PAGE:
How we collected evidence and examples of what works
The Commitments to Carers, published in May 2014, was informed by the first national listening exercise with carers to understand what was important to carers. From this work the following eight themes were identified:
- Raising the profile of carers
- Education, training and information
- Service development
- Person-centred, well-coordinated care
- Primary care
- Commissioning support
- Partnership links
- NHS England as an employer
Under the theme of commissioning support, we wanted to progress from commitments towards focusing on the services that support carers and identifying the practices that work well for commissioners, carers and others. To do this two related activities were taken forward by NHS England, NHS Improving Quality and Royal College of General Practitioners.
Building the evidence base
A call for case studies was issued through the carers’ organisations, NHS England regional teams, and the RCGP GP Champions for Carers. From this call, over 50 case studies were received including initiatives from GP practices across England.
The case studies covered a wide spectrum of services provided by the NHS, social care and the non-statutory sector with many being jointly commissioned. Some services are provided at minimal or no additional cost while others require an investment to achieve a benefit in the longer term. A few of the case studies include valuable independent evaluations to measure impact and outcomes.
These case studies are available on the NHS Improving Quality website and have been categorised to allow them to be searched more easily.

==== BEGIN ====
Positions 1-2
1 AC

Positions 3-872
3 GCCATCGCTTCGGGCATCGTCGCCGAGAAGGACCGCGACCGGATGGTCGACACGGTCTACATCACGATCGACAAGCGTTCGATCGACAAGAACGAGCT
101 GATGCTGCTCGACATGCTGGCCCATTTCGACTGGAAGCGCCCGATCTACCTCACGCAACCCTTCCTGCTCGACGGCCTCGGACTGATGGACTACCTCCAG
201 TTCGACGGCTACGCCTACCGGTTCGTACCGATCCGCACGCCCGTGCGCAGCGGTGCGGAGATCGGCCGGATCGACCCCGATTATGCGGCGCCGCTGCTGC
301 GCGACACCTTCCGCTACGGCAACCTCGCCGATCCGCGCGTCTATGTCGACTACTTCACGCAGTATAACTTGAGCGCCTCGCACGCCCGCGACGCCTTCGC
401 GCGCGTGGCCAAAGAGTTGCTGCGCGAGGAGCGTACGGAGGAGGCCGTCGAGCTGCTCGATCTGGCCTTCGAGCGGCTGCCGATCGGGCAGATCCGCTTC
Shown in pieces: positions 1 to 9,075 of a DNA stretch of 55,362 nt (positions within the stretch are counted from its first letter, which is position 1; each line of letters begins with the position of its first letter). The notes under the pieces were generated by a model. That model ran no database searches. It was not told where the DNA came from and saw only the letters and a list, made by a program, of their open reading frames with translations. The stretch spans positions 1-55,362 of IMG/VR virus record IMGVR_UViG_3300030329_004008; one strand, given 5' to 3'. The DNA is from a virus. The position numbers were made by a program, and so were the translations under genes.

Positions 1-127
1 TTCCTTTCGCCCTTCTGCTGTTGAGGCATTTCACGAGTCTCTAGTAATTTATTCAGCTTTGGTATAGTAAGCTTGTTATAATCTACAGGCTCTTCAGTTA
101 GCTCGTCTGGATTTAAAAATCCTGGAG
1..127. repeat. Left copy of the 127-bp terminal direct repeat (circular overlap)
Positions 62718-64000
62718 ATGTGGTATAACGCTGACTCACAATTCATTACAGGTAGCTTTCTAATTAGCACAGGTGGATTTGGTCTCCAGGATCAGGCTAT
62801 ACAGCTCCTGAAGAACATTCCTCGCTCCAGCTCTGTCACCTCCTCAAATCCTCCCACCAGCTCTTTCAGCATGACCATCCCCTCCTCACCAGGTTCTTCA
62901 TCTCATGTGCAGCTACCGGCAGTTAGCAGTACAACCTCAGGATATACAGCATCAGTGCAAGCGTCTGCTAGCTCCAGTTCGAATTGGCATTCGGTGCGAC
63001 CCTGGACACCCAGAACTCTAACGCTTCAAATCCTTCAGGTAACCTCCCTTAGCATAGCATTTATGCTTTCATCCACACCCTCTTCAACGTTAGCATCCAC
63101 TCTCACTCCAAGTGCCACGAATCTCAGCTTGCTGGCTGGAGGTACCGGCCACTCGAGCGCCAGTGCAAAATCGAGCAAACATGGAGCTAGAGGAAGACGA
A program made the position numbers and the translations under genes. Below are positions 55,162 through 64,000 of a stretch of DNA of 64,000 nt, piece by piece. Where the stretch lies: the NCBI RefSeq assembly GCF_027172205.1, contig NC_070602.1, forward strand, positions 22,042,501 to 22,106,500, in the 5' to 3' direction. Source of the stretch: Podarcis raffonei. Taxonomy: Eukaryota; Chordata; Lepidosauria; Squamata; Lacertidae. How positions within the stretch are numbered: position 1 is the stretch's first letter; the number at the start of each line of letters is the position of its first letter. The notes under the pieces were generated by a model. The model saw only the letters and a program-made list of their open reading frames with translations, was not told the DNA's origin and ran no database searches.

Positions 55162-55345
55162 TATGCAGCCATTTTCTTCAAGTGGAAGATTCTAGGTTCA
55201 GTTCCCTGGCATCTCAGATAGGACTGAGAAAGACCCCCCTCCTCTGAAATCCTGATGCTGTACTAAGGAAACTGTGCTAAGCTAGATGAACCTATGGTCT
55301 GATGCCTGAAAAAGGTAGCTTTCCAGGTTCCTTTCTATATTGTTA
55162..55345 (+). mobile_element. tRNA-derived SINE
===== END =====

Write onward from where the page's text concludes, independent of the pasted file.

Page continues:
To help gather and review the evidence, four evidence summits were held jointly by NHS England, NHS IQ and RCGP. A total of 314 people participated across the four summits and delegates included commissioners, acute and community service providers, carers and carer organisations, community pharmacies, Health and Well Being Boards, local authority and primary care. The summits considered examples of best practice from within each region and addressed questions such as how best to commission services for carers.
Evidence was also gathered from a Young Carers Call to Action event held on 30 October 2014 in London.
Supported by these activities, ten Commissioning for Carers Principles were identified to support commissioning necessary to achieve the best outcomes using the evidence received. These were:
- Think Carer, Think Family; Make Every Contact Count
- Support what works for carers, share and learn from others
- Right care, right time, right place for carers
- Measure what matters to carers
- Support for carers depends on partnership working
- Leadership for carers at all levels
- Train staff to identify and support carers
- Prioritise carers’ health and wellbeing
- Invest in carers to sustain and save
- Support carers to access local resources